Graceful or grace-filled?

How grace-filled is different from graceful

When I think of someone who is graceful, I think of a ballerina or a dancer who moves in fluid, smooth lines. I think of someone who seems to float more than walk. That person is not me. Not at all! And that’s not what this site is about. I’m talking about grace-filled lives. Grace-filled families. Grace-filled women. A grace-filled me!

A grace-filled person is someone who is so full of God’s love that they stop before they react out of anger to assess the situation and see if the person or situation is one that needs grace more than it needs anger. 

And a grace-filled parent is one who resists the temptation to yell or say mean things after her children misbehave when she realizes they are having a legitimately bad day. While she doesn’t let her children get away with bad behavior, she disciplines them with grace and addresses what the actual problem is instead.

THAT person is who I want to be. (Honestly, I wouldn’t mind being more graceful either because I am quite a clutz! But, I digress…) I know I can’t do it on my own. It goes against my human nature. My human nature wants to say mean things, raise my voice or slam a door shut. My human nature doesn’t want to extend grace, because I deserve justice. I deserve revenge.

But, I don’t. I don’t deserve justice or revenge. I deserve severe punishment, because I mess up over and over again. However, I serve a God filled with grace and mercy. I serve a God who sees the inside of me and why I’m misbehaving. I serve a God who stills loves me in spite of it all. In fact, He loves me so much that He sent His Son to die for me. Talk about grace!

So to be a grace-filled person, I’ve got to fight that human nature. The best way I know to fight it is to let more of God into me. My goal is to be more Christlike. And being more Christlike means keeping my focus on God. When I do that, I am more likely to let more of Him show through me. If I think of Jesus sitting beside me while I’m dealing with my children, I am more likely to act in a way that honors Him and helps them.

I am not saying that my children don’t need disciplined, because they do. God doesn’t give me grace and mercy and just let me have at life my way. He disciplines me. Sometimes it hurts, but every time I grow from it and learn another lesson and more about God. Every single time! That’s what I want to model for my children. I want to discipline them so they can grow up to be awesome people. I want to discipline them so they understand the right way to behave and treat others. And I want to discipline them so they are safe. But I don’t want to utterly crush them. I don’t want to respond only out of anger. I want to show them grace and discipline as God has shown me.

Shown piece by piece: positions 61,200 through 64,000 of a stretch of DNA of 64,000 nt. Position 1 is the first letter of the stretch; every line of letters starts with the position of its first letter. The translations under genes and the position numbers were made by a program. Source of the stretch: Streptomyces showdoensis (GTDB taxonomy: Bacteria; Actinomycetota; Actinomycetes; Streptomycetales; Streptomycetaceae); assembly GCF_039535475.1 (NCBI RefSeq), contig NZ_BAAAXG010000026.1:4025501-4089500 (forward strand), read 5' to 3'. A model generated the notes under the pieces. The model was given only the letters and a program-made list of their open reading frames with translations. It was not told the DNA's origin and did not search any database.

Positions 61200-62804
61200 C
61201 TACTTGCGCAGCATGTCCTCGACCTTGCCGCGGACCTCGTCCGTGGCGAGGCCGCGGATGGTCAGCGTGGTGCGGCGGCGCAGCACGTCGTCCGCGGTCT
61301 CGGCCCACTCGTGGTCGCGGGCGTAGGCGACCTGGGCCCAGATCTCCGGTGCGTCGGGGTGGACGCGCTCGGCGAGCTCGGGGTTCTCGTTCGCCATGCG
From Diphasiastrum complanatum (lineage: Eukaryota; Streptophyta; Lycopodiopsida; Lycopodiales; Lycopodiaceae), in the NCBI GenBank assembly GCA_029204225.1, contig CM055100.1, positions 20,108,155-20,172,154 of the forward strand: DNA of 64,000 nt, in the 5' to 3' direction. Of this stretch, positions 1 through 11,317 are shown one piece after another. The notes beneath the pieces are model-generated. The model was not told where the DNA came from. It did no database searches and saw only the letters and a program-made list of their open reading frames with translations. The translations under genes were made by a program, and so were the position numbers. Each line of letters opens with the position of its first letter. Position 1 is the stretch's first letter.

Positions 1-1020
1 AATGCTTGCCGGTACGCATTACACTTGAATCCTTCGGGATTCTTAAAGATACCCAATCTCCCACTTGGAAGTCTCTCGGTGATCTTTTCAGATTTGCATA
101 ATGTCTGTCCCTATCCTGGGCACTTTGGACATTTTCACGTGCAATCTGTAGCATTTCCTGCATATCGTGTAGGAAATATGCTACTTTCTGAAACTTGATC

In the end, I want to be intentional about how I’m living my life and raising my children so that we are a Family with Grace. I don’t care if we are a family who is graceful, but I definitely want to be one who is grace-filled!

Looking for more posts about being grace-filled? Check out these posts, in particular!

11 ways to help kids deal with the death of a loved one

In May of 2016, our beloved family dog had to be put to sleep after a short battle with an aggressive cancer that couldn’t be treated. In May of 2017, my last remaining grandparent — my maternal grandmother — passed away after a few months battling varying issues. A couple of days ago, my uncle died after dealing with kidney cancer over the last year. While cancer makes you think we’d be prepared, we weren’t. His treatment had actually gone well overall. When complications started a couple of weeks ago, even those seemed to be resolved. Until overnight everything changed and within 12 hours, he was in heaven. 

Dealing with these loses has been difficult. Each time, in the midst of my own grief, one of my first thoughts has been, “How are we going to tell the kids?” Because grief with kiddos is hard, and they were very close to each of these loved ones. I want to protect them and shelter them from every hurt that can happen in this imperfect world. I want to make it all better for them. Yet, that isn’t one bit how it works. I know there are articles and books written on grief with kids. I know there are actual experts on the topic. I am certainly not, but I do know what dealing with grief looks like in our family. And from that experience, I offer some thoughts.

Give yourself time to process the loss.
I have found it’s important to not tell my children until I’m ready to have a conversation without sobbing. My husband and I need time to process the loss first before we can talk to them. This has happened in various amounts of time based on the situation. But usually, it has been within 12 to 24 hours. 

Use the right words.
Once we are ready to talk, then we sit down together as a family without distractions and try to be as straightforward as possible using words like “die” and “death,” so they understand what we mean. Little kids, especially, don’t understand or know euphemisms such as “passed away.”

Talk about heaven.
We talk about how our loved ones, especially in each of their situations, are no longer in pain. We talk about how they can run free. As the losses have continued to accumulate, we even talk about our loved ones interacting in heaven. We talk about how good it is for them there. We talk about how we can be happy for them but sad for us and that is OK.

Discuss different reactions and emotions.
My son is the youngest of our family. He was 3 when our dog died, 4 when my grandma died and now is 5. He processes things very matter-of-factly and doesn’t quite get all the feelings right away. My daughter was 6, 7 and 9 during these losses and understands them differently. She immediately tears up. We talk about how it’s OK to cry and it’s OK to not cry. We talk about how sometimes we feel like crying when it surprises us or sometimes we don’t cry when we think we would. There is no wrong way to have feelings during losing a loved one. Sometimes sadness comes out in tears and sometimes in other ways. My older brother, for example, was almost 4 when our paternal grandpa died and my mom said his first reaction was anger. And that’s OK, too.